Easter in Crete is a tsunami of colors, flavors and scents and a unique celebration of death and resurrection for humans and nature alike. This is also the best time to visit Crete as the weather is warm -but not too hot- and Cretan nature is at its best!
The Holy Week is a great opportunity to combine the experience of urban and rural life in Crete. Enjoy the first warm days of the year in the lovely Cretan countryside and get to know the Cretan flora, as all flowers and plants are blooming!
In the cities, fish taverns are full of people who enjoy tsikoudia, ouzo or wine with seafood appetizers and the famous taramosalata. Traditionally, families dye eggs red on Maundy Thursday and already start the preparations for the Easter table. The scent of freshly baked tsoureki and kaltsounia (aka lichnarakia) coming from the houses and traditional bakeries will dazzle your nose!
Good Friday is a great opportunity to visit the beautiful Monasteries of the island to listen to beautiful hymns and experience the Epitaph. Ceremonies start early in the morning, with women adorning the epitaph with flowers, preparing it for the evening procession. The smell of flowers, together with the scent of burning incense and the beautiful hymns chanted in the church create a transcending experience that touches everybody. The epitaph ceremony reaches its climax with the candlelit Epitaph procession, where priests, choirs, and the faithful chant together lamentation hymns of Orthodoxy. The epitaph of St. Minas in Heraklion is particularly impressive, as it is accompanied by the Municipal Orchestra, the army, and a human river.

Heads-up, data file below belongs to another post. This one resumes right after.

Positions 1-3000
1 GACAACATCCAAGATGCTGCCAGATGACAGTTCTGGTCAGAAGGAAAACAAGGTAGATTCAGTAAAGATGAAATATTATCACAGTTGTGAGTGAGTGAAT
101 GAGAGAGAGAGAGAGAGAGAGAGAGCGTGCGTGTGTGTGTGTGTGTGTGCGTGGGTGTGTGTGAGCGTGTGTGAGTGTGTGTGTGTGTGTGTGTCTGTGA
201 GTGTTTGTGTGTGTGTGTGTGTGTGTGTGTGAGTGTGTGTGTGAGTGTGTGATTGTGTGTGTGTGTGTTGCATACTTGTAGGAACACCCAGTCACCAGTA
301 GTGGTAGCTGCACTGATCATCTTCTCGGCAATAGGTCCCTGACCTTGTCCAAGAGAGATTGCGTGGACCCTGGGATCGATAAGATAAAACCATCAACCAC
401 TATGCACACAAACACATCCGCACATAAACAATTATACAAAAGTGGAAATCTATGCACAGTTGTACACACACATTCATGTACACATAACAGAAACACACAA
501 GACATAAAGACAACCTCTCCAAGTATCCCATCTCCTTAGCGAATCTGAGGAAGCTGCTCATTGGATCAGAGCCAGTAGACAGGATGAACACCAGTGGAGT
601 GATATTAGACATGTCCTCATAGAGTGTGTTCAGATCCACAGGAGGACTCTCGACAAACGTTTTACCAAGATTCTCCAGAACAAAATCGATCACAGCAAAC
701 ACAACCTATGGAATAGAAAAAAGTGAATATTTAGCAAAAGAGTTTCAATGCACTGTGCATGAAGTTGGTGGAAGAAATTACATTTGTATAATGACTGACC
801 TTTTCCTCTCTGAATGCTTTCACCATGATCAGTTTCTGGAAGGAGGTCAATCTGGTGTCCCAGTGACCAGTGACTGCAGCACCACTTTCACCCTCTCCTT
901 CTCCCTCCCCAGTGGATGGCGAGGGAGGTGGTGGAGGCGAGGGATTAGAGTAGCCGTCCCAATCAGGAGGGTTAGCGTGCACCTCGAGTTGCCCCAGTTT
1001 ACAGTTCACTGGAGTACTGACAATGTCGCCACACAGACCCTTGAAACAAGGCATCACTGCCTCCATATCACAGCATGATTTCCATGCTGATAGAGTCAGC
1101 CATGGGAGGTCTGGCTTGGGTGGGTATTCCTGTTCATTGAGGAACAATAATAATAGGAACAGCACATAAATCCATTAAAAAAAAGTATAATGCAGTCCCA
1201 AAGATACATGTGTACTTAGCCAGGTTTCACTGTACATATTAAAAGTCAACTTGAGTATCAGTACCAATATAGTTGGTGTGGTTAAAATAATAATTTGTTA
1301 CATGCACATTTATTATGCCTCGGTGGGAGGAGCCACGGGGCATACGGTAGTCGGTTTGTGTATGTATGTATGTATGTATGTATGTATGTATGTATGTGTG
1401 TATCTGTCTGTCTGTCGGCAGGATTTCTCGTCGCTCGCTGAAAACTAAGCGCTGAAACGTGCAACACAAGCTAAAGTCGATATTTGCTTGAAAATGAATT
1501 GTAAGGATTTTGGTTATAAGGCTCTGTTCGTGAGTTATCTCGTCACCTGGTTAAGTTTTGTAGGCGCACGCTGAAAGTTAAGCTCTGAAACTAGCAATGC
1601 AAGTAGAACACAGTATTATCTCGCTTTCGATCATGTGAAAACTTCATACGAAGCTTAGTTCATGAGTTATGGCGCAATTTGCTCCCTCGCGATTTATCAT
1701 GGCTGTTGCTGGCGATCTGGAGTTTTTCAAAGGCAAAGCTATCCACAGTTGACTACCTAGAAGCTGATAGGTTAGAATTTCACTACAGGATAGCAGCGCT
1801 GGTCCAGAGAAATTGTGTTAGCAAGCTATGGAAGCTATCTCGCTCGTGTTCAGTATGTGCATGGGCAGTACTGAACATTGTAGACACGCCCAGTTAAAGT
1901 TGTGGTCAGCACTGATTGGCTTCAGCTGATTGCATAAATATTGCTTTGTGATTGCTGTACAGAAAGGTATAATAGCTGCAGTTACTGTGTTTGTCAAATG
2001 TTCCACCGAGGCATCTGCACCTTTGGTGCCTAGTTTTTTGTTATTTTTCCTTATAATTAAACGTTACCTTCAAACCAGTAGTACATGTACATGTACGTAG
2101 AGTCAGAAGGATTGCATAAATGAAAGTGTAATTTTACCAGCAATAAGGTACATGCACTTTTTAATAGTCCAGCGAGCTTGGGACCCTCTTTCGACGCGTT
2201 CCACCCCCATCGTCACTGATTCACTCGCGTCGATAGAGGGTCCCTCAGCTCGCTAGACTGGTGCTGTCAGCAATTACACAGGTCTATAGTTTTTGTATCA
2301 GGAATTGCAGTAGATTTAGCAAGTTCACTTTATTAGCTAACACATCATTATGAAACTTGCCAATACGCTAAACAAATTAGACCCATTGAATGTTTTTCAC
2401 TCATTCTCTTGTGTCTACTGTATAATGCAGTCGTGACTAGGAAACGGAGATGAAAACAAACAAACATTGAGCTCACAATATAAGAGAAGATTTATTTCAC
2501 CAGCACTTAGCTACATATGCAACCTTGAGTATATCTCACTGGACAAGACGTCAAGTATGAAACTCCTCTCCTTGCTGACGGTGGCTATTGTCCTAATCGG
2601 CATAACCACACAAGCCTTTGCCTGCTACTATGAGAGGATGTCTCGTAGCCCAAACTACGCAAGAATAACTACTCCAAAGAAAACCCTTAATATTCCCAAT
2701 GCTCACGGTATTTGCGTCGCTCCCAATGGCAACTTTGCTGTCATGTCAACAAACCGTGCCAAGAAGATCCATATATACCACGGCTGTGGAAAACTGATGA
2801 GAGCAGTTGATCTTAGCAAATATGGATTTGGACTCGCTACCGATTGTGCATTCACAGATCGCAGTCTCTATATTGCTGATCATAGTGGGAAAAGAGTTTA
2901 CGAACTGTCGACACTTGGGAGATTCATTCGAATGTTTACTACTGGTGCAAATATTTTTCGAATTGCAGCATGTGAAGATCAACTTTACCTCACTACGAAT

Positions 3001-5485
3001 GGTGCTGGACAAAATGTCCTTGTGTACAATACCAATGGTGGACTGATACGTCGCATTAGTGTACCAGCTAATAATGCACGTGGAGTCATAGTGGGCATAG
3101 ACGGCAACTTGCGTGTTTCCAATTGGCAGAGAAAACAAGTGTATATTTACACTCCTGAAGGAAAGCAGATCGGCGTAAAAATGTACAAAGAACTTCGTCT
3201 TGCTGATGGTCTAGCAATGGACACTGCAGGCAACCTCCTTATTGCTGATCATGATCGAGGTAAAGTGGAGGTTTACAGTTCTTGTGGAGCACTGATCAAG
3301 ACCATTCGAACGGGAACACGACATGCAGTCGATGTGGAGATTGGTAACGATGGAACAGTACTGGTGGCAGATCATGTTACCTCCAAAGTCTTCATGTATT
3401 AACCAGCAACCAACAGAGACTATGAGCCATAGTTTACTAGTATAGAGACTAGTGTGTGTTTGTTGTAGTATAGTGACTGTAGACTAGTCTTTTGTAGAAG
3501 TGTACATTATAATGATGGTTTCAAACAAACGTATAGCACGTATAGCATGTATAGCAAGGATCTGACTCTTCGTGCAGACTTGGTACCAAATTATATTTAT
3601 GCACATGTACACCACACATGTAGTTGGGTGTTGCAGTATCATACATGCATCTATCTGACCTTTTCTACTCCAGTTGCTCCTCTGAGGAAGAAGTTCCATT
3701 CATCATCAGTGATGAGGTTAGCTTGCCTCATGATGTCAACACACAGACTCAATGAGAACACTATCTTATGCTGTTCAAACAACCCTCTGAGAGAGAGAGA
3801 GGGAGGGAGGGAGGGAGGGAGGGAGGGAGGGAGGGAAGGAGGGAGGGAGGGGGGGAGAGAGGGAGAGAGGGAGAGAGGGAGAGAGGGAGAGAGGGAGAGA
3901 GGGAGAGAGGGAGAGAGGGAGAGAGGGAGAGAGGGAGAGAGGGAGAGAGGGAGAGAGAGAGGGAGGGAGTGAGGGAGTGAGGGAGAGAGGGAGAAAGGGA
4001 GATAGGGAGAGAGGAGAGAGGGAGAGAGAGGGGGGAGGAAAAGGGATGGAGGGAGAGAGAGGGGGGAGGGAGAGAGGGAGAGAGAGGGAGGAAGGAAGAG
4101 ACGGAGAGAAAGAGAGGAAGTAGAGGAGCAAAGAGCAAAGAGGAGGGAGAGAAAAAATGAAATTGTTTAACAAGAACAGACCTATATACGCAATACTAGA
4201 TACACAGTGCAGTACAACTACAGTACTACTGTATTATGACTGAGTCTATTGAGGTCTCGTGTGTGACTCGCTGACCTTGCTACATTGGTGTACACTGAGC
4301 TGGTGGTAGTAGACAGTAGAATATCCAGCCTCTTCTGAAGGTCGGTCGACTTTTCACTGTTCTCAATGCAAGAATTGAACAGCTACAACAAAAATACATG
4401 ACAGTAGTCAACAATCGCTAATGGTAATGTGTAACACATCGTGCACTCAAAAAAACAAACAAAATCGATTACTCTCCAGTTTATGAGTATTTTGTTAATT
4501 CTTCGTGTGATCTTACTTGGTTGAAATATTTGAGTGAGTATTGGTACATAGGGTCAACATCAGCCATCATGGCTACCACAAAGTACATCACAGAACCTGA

On Holy Saturday, lamentation ceremonies continue in churches and monasteries, but in Cretan houses families feverishly prepare for an exquisite and quite complicated Easter dish, Mageiritsa. An acquired taste for most people, Mageiritsa is a soup made of lamb offal, intestines and avgolemono (lemon and olive oil sauce). The recipe might sound repulsive, but unless you are a vegetarian or vegan, you should definitely give it a try if you have the chance, as it can be very delicious! Mageiritsa is served after the midnight, when the “announcement” of the resurrection of Christ is spread from the church, bells ring happily and believers share the holy light.
Easter Sunday is a gastronomically rich holiday, as families gather, usually in their village houses, and enjoy a full day in the countryside eating, playing music and dancing. The most characteristic delicacy of the day is spit-roasted lamb, but in Crete, they also make lamb antikristo, a traditional cooking method where the meat is cut into large pieces, passed through huge wooden skewers and slowly cooked around a big fire.
Easter is the most important religious holiday in Greece, characterized by many fascinating customs and traditions that reflect bygone times, and offers a different touristic experience, closer to Cretan culture. One thing is for sure: the experience of Cretan Easter will enchant you!